Comment Of The Day
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Tuesday and Wednesday, August 4 and 5, 1998

Yogi. Kids.

“If the people don't want to come out the park,
nobody's going to stop them.” -- Yogi Berra

You know, I've heard it said lately that the American people are becoming preoccupied with the loud, gaudy, flashy, garish, meretricious, chintzy, glaring, tacky, and, yes, tawdry side of life these days. But I don't believe it. The parade passes us by, and we watch what presents itself. The world will stop in its tracks for a spectacularly amazing event, whether it is a heroic rescue, a stunning athletic achievement, a mind-boggling screwup, a political brouhaha, a sizzling sexual affair, a majestic artwork, a helpless child, a popular song, a tevelision show, or even a selfless giver who passes away in obscurity. Each of us selects our own preoccupations. And that tells much about us. As a society, I feel good about the pageant of our attention grabbers. If you are paying attention, you know exactly what I am talking about. People pick and choose. It's easy to know what YOU are looking for and what will grab YOU next. But it is endlessly interesting to see what WE are all looking for and impossible to predict what will grab US next. In fact, for this writer, my own interests and preoccupations are actually somewhat boring. Disappointing really. Burdensome in their tiring persistence. But watching all of YOU. Now, that is most fascinating, indeed.

There are two kind of observers: those who see the good and those who see the other stuff; those who ask, "Why?" and those who ask, "Why not?" And there is no stopping either one. Everywhere you turn, you see us both, you hear us both and you always have to decide which one will be your guide.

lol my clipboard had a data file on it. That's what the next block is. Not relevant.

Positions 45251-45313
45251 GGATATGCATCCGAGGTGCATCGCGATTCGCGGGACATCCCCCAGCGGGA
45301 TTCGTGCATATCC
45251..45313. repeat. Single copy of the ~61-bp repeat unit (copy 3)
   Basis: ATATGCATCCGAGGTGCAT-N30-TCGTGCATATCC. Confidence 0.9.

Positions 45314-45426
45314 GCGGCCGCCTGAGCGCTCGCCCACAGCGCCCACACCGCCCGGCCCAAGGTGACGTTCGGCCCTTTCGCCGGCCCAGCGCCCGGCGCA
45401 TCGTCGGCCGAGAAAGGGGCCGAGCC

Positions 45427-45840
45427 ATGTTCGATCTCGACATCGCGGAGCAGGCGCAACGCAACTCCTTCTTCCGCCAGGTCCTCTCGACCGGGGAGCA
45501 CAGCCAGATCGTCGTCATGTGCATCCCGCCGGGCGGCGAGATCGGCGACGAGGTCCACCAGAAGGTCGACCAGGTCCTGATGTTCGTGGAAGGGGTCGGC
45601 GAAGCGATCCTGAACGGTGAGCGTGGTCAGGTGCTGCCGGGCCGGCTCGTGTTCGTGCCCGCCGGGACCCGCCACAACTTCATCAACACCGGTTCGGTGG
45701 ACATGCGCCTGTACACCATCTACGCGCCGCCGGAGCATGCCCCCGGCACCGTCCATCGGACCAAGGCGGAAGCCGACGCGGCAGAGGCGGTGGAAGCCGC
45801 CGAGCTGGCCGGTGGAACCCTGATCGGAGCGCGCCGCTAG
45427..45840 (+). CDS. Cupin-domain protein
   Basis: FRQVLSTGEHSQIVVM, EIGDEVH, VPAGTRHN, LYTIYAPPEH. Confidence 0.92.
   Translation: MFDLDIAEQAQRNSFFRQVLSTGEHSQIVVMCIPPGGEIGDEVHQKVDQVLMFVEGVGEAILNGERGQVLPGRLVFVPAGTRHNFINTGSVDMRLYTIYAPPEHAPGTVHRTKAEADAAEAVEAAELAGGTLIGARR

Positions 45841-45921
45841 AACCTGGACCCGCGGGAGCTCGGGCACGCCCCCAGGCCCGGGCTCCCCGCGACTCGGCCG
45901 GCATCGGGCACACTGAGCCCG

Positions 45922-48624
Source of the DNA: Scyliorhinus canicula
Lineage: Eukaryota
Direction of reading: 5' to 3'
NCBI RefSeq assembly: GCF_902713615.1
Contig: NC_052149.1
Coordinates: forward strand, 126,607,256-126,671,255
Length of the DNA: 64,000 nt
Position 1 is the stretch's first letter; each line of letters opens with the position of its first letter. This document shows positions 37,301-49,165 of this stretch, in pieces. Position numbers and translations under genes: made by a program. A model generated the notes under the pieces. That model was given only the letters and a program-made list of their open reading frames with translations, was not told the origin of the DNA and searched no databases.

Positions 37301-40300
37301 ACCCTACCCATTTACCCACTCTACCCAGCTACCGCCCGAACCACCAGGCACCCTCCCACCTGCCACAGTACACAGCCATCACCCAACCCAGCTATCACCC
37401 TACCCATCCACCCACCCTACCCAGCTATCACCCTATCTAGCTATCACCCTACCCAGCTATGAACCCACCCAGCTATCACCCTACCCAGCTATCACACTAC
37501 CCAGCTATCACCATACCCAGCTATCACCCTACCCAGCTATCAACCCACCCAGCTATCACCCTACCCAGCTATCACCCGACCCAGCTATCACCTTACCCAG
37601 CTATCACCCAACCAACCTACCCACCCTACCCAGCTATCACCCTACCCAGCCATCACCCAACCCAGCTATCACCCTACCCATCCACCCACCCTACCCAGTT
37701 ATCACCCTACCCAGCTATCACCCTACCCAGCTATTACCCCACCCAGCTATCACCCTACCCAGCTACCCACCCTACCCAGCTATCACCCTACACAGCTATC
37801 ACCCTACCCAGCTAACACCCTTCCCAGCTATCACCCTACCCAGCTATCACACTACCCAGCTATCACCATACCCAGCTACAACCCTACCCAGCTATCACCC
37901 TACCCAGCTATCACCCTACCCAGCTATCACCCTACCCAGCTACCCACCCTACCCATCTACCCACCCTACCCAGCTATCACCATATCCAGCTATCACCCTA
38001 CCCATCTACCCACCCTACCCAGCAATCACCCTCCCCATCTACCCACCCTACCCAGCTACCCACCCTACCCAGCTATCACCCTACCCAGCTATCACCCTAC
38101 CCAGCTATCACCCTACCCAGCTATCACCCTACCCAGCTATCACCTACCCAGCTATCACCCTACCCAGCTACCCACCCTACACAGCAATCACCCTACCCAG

Some people say we are preoccupied with the tawdry and base, almost perverted.

Some people say we are an innocent, experimental society, almost childlike.

It's up to you.

As Yogi Berra said,
"When you come to a fork in the road, take it."


"Childhood sometimes does pay a second visit to a man; youth never."
-- Anna Brownell Murphy Jameson

Childhood shows the man, as morning shows the day."
-- John Milton

They are over-stimulated and watch way too much TV. They seem unfocused and listless. Why are the kids so mean to each other? Why must they be so interested in bad things?

Watching the world, there is one recurring theme that each of us should examine carefully: the continuous urge to tell kids what to do, what to learn, what to think, and what to become. This, is the most self-defeating of exercises. It is aimed at self-replication rather than at progress. Self-replication is a whole topic of its own, like cloning, but suffice it to say that in the eyes of the loving intelligence that must have created the universe, that probably was not what he/she had in mind. Diversity, experimentation, craziness, variety and variegation are clearly on the omniscient palette. So, remember to sit back and watch. Every time someone asks you what to do, they don't always want you to tell them. In fact, Charles Lindbergh's friends said, "Don't do it."
Alan Shepard's friends said, "It will never happen." Columbus' colleagues told him, "You will all die." I know you want to protect from danger and death, but is there any true protection from death anyway? There is protection from life, which should be avoided at all costs. Remember this quote, not with fear, but with freedom in your heart:

"What has Providence bestowed on man
that is so dear to him as his children?"

-- Cicero

See you next time?

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